You may wonder how I have the energy to write. Well, my talk to text is my best friend. Plus, I want any of my fellow chronic illness warriors out there that may be getting your ass handed to you today… I’m there with you and WE’VE got this!!!!
Being able to walk pain-free is a blessing. Being able to walk without showing the pain is a skill.
The pain can be excruciating, mood altering, and downright unbearable. Day’s like today, I get it. I get how someone is pushed to the brink. I get how someone normally so sane and logical can be pushed far beyond their limits and be anything but. Day’s like today, there are only minutes. I count the day in minutes. I made it through another 30 minutes without going home or without giving up. At the end of the day I am proud of myself, but to get there is no easy feat.
Life has been an interesting ride as of late. Diagnosed with steroid induced diabetes a couple of weeks back, I have been fending off sugar drops and rises like the most seasoned tennis player. Add to this insomnia and pure exhaustion, I have a pretty good idea of what induced this onslaught of body pain. None of that makes it any easier. Opening my eyes this morning the pain I felt, felt as though I was in a car accident. The exhaustion I felt, felt as though I had taken some form of sedative. Neither of which actually happened. Like us chronic illness warriors always seem to do, I pulled myself together as much as humanly possible and off to work.
One that does not live with a chronic illness may not understand what it takes. To walk to the copier, to type an email, to even sit for more than a few moments. It is all excruciating. Better yet, to wear clothing that is not loose is a mission. Day’s like today, I am proud of my chronic illness sisters and brothers on a different level. Day’s like today take more skill and determination than normal days. Unfortunately day’s like today often outweigh the “normal”.
So my fellow sisters and brothers on days like today and every day I am with you. I stand strong for you. Above all I wish we were all together to hug and hold one another. Because let’s be honest on days like today what I really need is a hug.
I am pretty sure at this rate I will reach some form of hysteria by midweek… I found myself laughing at the following pictures a little harder than I should have.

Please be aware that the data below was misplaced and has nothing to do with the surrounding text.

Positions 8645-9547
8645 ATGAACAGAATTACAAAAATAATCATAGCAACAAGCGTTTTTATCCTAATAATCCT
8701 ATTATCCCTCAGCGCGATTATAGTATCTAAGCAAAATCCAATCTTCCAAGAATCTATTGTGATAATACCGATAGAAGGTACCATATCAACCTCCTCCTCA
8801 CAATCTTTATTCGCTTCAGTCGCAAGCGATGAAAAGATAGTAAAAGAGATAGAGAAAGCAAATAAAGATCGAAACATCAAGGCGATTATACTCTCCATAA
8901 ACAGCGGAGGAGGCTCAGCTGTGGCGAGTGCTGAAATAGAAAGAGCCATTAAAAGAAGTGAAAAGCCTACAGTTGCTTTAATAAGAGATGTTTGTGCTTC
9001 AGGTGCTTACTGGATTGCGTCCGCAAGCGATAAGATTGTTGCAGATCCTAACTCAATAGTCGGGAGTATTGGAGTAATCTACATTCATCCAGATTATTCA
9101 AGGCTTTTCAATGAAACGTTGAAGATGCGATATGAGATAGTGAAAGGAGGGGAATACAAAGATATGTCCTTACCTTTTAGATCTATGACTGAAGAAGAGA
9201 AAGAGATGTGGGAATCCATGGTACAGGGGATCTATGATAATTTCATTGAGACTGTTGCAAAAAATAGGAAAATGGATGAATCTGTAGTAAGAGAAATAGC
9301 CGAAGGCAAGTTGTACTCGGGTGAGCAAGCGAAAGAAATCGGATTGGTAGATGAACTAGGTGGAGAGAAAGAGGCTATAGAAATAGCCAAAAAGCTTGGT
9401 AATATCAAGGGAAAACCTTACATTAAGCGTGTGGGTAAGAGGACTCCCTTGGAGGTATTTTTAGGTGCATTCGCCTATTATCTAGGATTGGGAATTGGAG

I wonder if I would find them funny once I get a decent amount of sleep? Furthermore I am here to inform you my friends that penguins DO in fact have knees! Just in case you were all curious. Lol
Another night, another tortuous night of rapid fire thoughts that seem to never end. I believe I have not only reviewed my life as a whole, but have caught up on my research and revised my life plan ten times over. I’ve also recreated my bucket list at least five times. Who is with me out there? What have you done? Have you designed the next breakthrough in modern science? I swear I am much smarter between the hours of 1-3am than I am during “normal” working hours.
On a not so funny note, due to what seems to be my new power hours my pain level and swelling are on the rise. My brain and body are betraying themselves yet again. I am so sorry to those of my fellow brothers and sisters that deal with this on a much grander scale then I am. May the beauty of sleep find us all… And soon!
Never let the things you want, make you forget the things you have.
For a dreamer and a natural born planner the struggle is real. A never ending battle to focus on the here and now. How often do we stake claim on a goal for the foreseeable future and blow full steam ahead, but forget to “stop and smell the roses”? Lately, I have been so fixated on the future that I have not stopped to look at what is right in front of me, and above all be grateful for it. I found myself transfixed yesterday in a moment that was both invigorating and self-actualizing. It was the moment I realized, time waits for no one. This is not a new lesson but one that from time to time I fail to keep in the forefront of my mind. As I stood in a moment with my son, standing in the grass of our front lawn I realized just how much I focus on things for my future that I want to give or do. Although there is nothing wrong with wanting to create what I believe to be a better and brighter future, I do see a problem missing out on moments in the here and now.
So with that I took off twirling and throwing my little man. Running around on the lawn and eventually throwing us both in the grass, worn out and gasping for breath (who would think I am only 30). In one simple moment, that smiling face brought me back to the here and now. The here and now to be grateful for that small moment. The moment’s we as people with chronic illness only dream about when we are in a hospital bed or bedridden from our diseases. In that moment, my son reminded me to live. Not in any way shape or form am I saying that I am fixed from this thought process, but that moment, a moment shared between mother and son transcends through every aspect of my life. Stay focused Christina… Take a moment and taste your coffee, smile at the passing company, and above all remember that life is here and now, be grateful. Tomorrow is uncertain for all but especially those of us fighting battles. Hell, today is uncertain. What I know is as I went to sleep staring at my son’s face, I thanked him for the lesson. He will never know the true depth of what he teaches me regularly.